Analysis Of George Bierson's Marijuana, The Deceptive Drug

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In 2000, George Bierson’s "Marijuana, the Deceptive Drug", was published by the Massachusetts News. Bierson concludes that marijuana is harmful in many ways, including brain damage, damage to the reproductive system, and weakening of the immune system. He also attempts to convince the reader that marijuana is a "gateway drug" that leads the users to venture into much harder drugs. I believe that research to support anything can be found if one is looking hard enough, but that the fallacy of
Bierson’s conclusion is due to his research seeking facts to support an already-assumed conclusion. Based on my research and my own personal experience, I have found that several of his points, when looked at logically, do not reach his conclusion.
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If we stop the marijuana, we will stop the rest of drug abuse". I have several issues with this statement: first, the simple fact that many heroin and cocaine users used marijuana first does not conclude that the latter is the result of the first. Correlation is not causality. Bierson’s vehement argument against marijuana alone become suspect, as most of these heroin and cocaine abusers had also previously used alcohol and tobacco. According to government surveys, a conservative estimate of 80 million American have tried marijuana in their life, and 20 million admit to using it recently; if marijuana were truly a gateway drug, we would see a higher percentage of regular users. Instead we are seeing an even smaller percentage of abusers of cocaine or heroin. In fact, most people who use marijuana most often quit on their own before the age of 34. If anybody is still compelled to buy into the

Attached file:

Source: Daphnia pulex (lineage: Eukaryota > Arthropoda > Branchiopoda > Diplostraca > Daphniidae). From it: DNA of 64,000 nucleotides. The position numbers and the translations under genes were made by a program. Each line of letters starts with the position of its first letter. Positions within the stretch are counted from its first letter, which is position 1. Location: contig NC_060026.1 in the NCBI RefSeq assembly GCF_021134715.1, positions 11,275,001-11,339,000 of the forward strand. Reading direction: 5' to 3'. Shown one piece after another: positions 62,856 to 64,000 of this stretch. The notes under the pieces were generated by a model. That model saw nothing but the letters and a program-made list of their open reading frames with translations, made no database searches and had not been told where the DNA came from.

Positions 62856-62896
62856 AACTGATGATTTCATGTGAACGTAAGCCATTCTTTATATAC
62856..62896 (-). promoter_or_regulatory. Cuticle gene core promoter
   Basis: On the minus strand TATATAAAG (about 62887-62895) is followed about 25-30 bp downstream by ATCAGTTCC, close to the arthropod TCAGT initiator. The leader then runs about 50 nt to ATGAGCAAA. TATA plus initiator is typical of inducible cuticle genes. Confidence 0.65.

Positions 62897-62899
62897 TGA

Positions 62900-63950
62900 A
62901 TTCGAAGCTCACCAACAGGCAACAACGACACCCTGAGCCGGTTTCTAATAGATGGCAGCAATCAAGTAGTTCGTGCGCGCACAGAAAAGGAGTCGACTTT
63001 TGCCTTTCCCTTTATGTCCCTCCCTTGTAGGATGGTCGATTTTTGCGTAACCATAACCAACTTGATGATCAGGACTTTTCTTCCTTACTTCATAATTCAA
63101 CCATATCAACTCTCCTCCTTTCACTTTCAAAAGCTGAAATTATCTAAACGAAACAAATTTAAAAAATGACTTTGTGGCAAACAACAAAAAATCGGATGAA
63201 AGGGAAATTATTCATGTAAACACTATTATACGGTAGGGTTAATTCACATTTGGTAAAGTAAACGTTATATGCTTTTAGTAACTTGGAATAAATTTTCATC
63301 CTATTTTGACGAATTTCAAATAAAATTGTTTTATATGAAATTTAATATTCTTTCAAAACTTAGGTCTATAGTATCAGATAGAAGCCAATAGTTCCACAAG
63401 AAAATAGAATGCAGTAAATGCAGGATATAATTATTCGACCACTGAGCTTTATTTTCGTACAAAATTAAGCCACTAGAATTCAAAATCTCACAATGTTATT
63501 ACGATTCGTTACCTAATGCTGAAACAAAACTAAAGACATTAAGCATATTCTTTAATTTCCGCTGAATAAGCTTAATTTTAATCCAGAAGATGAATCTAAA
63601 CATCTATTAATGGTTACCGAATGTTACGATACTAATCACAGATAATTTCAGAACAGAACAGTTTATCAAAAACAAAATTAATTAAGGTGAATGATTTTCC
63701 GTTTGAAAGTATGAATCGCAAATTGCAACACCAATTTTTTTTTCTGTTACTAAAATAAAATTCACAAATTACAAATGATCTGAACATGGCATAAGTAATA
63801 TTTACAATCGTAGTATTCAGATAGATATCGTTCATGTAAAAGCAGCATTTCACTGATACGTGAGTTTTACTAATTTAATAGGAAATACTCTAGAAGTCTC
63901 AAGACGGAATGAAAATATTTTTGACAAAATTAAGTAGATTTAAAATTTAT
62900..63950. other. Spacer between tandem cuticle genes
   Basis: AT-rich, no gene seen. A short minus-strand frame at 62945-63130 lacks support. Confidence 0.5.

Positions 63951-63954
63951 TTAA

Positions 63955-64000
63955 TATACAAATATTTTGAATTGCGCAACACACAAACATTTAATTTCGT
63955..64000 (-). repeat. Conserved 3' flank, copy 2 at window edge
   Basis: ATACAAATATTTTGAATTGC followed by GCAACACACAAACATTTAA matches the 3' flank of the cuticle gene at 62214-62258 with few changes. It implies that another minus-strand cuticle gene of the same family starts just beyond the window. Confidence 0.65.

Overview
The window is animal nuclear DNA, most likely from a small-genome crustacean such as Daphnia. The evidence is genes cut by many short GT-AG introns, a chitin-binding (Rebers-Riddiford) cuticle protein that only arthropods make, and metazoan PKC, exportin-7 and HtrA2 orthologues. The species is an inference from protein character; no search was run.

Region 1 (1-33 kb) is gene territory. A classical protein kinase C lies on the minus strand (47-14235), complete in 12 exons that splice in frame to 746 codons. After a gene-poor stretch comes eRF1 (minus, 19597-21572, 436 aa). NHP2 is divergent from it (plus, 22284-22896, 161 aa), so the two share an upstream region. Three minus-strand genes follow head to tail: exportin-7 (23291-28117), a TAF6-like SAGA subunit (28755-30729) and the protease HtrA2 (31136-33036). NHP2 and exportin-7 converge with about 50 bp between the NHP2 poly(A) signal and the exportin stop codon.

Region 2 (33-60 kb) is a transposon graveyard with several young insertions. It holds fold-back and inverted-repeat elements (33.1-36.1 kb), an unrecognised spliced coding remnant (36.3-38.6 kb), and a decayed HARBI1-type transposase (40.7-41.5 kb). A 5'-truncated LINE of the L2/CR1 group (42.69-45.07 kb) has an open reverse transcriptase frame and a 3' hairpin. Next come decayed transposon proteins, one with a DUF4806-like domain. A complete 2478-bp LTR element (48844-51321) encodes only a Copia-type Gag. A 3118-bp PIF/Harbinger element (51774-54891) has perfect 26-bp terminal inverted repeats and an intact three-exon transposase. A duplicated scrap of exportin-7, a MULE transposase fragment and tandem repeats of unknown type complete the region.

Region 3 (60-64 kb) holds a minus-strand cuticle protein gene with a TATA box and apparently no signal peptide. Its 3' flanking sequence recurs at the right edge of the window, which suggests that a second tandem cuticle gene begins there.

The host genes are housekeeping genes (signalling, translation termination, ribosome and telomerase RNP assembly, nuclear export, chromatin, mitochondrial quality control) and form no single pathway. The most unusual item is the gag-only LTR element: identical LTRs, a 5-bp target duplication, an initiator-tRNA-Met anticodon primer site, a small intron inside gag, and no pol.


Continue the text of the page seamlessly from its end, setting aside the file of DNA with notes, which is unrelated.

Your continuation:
"gateway" theory, a real-life example is available for all to see: In Holland, marijuana has been partially decriminalized since the 1970's. Reports show that the use of cocaine and heroin has significantly decreased, thus contradicting the hypothesis of marijuana as
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Streeter 3
While I do feel that Bierson has failed to present conclusive evidence of the harmfulness of marijuana through the points made, it is not a proper statement to claim that marijuana is "harmless" either. Even though the properties of marijuana have shown not to be physically addictive, one can become psychologically addicted. However, this is true of just about anything that can give one pleasure, such as chocolate, gambling, or shopping. No substance will be safe for everybody, under all circumstances, or when used in excessive amounts. For example, over-the-counter medications can be deadly for those who are allergic or who overdose. On the other hand, marijuana overdose has never been a sole reported cause of death: the amount of cannabinoids required to have a lethal effect are more than 40,000 times the necessary dosage for intoxication, making it highly unlikely that a person would be able to or could be able to achieve such a concentrated amount in their bloodstream. This is a severe contrast to alcohol, where one can very easily bring about one's demise, and at only a mere four times the legal

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